Opinion | Jennifer Graham

Obesity: America’s deepest shame

The fatter we get, the more we fear and loathe fat people. Go, Nathan, go.

Nike’s “Find Your Greatness” ad features an obese boy jogging down a country road.
Youtube screen grab
Nike’s “Find Your Greatness” ad features an obese boy jogging down a country road.

When I was 12, my mother sent me into a convenience store to buy a bottle of Coca-Cola for a party. Taking the money, the cashier looked at me critically and said, “Do you know how many calories are in that?”

Most days, I can’t remember where I put my glasses or the car keys, but that small exchange is seared into my memory forever. As are the times I jumped into a pool and heard someone yell, “Thar she blows.” It’s why I support the death penalty in only one instance: for people who make fun of fat kids. Make all the Chris Christie jokes you want, but the moral law within me, born of a childhood of small torments, says hands off the Nathan Sorrells of the world.

Nathan is the obese boy jogging down a country road in a controversial Nike ad called “Find Your Greatness.” At 5-foot-3 and 200 pounds, he looks terribly uncomfortable, which is how some of us feel watching him. As a country, we don’t know what to do about fat people, particularly when they’re exercising, casting shadows that look like the Stay Puft Marshmallow Man lumbering after Bill Murray.


Our inner bullies want to mock them, to speak of the importance of self-control and discipline. Our inner nurturers want to hand them a cookie. In its famous marshmallow experiment, Stanford University showed that our willingness to withstand temptation has more to do with our prefrontal lobes than the portions on our plates. But Al Franken, in his 1999 book “Rush Limbaugh is a Big Fat Idiot,” showed there’s always a market for fat jokes, and you’re never too old to be a playground bully.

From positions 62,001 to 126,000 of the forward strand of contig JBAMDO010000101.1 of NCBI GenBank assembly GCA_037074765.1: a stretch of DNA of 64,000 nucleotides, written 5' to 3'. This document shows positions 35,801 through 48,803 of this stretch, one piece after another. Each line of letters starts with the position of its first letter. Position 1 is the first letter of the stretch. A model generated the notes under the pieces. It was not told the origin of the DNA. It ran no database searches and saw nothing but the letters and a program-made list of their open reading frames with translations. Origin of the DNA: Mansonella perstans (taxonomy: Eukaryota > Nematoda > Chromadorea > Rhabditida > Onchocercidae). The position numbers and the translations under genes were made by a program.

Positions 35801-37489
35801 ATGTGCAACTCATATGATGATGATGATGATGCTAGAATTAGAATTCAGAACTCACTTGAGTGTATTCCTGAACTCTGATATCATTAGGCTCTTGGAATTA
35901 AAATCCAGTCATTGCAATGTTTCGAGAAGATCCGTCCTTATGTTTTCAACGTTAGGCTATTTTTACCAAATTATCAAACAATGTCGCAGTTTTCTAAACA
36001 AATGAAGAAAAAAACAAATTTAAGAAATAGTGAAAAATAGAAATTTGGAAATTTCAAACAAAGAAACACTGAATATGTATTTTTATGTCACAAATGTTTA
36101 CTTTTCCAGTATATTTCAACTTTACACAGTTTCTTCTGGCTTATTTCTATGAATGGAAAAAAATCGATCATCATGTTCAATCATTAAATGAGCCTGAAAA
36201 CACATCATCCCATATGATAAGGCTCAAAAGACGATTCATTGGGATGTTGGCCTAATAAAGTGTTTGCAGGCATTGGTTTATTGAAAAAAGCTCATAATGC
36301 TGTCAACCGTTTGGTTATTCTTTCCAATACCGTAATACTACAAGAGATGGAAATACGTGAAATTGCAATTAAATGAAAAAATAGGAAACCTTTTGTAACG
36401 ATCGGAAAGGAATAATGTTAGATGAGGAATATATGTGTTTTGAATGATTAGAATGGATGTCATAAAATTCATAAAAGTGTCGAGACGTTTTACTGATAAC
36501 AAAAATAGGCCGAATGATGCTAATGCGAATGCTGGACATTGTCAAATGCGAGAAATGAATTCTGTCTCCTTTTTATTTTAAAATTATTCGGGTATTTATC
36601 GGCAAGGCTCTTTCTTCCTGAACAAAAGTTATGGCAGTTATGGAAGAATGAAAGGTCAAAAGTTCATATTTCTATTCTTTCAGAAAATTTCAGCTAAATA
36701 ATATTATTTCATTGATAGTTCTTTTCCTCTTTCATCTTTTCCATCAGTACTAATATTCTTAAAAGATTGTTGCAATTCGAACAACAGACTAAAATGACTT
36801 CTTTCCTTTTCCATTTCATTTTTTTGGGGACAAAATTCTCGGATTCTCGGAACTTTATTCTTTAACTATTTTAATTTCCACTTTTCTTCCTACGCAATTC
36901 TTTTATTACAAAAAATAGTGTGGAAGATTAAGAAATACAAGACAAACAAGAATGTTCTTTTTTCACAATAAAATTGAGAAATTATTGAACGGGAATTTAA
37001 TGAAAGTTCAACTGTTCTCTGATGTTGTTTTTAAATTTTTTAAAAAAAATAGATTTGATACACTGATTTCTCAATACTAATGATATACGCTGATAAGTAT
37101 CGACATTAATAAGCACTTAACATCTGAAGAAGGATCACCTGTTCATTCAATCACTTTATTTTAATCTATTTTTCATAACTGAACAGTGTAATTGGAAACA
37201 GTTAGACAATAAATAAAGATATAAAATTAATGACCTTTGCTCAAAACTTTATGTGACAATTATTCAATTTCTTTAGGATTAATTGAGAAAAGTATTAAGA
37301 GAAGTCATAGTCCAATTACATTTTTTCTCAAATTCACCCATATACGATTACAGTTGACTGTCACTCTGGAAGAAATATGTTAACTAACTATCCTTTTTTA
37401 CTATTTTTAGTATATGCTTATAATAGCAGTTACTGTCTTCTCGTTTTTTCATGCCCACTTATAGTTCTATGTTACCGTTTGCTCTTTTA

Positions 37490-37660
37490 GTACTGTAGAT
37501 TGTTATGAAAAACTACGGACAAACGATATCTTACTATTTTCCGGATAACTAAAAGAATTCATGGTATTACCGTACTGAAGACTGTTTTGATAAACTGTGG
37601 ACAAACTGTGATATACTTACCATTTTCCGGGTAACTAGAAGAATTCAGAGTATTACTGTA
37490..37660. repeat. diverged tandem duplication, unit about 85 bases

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Even as America has gotten fatter, so has its fear and loathing of fatness ironically grown. It’s why Romney couldn’t have picked the New Jersey governor as a running mate. Four years of fat jokes wouldn’t do a presidency good. Oprah Winfrey is allowed to be 50 shades of fat, but only because hers is beautifully concealed, and she’s always trying to get rid of it. Our fatness is America’s deepest shame, more troubling than our ballooning debt. Everyone, it seems, knows how to fix Social Security. No one, save Mike Huckabee, seems to know how to fix fat.

They’re trying in Georgia, but the ads running in the Peach State make Nike’s look benign. In a campaign called “Stop sugarcoating it, Georgia,” four children talk to the camera about being overweight. “I don’t like going to school because all the other kids pick on me,” one says. Another faces his corpulent mother and asks, somewhat accusingly, “Mom, why am I fat?” The ads have outraged not only the National Association to Advance Fat Acceptance, but the mothers of anorexic teens who’re counting calories even more aggressively these days. There are seven words you can’t say on TV, but only one image you can’t show.

On paper, weight loss looks simple. One pound equals 3,500 calories; expend 3,500 calories and lose a pound. What’s so hard about that?

Beats me, and about 12.5 million overweight kids. And the scientists, marketers, dieticians, and shoe makers who desperately want us thin so they can get rich.


The future redeems the past, they say, and if Nathan pulls himself up by his shoelaces and gets fit, he will be another American success story, like Jared Fogel, the Subway guy. Jared lost a lot of weight, and then gained a lot of it back, but, like Oprah, he lost it again. That makes him, in the nation’s eyes, a hero, not unlike the Olympian with the artificial legs. We’re a people of second helpings and second chances, finding our greatness, one marshmallow at a time. Of Nathan and his exploits, give us s’more.

Jennifer Graham is a writer in Hopkinton and the author of “Honey, Do You Need a Ride? Confessions of a Fat Runner.”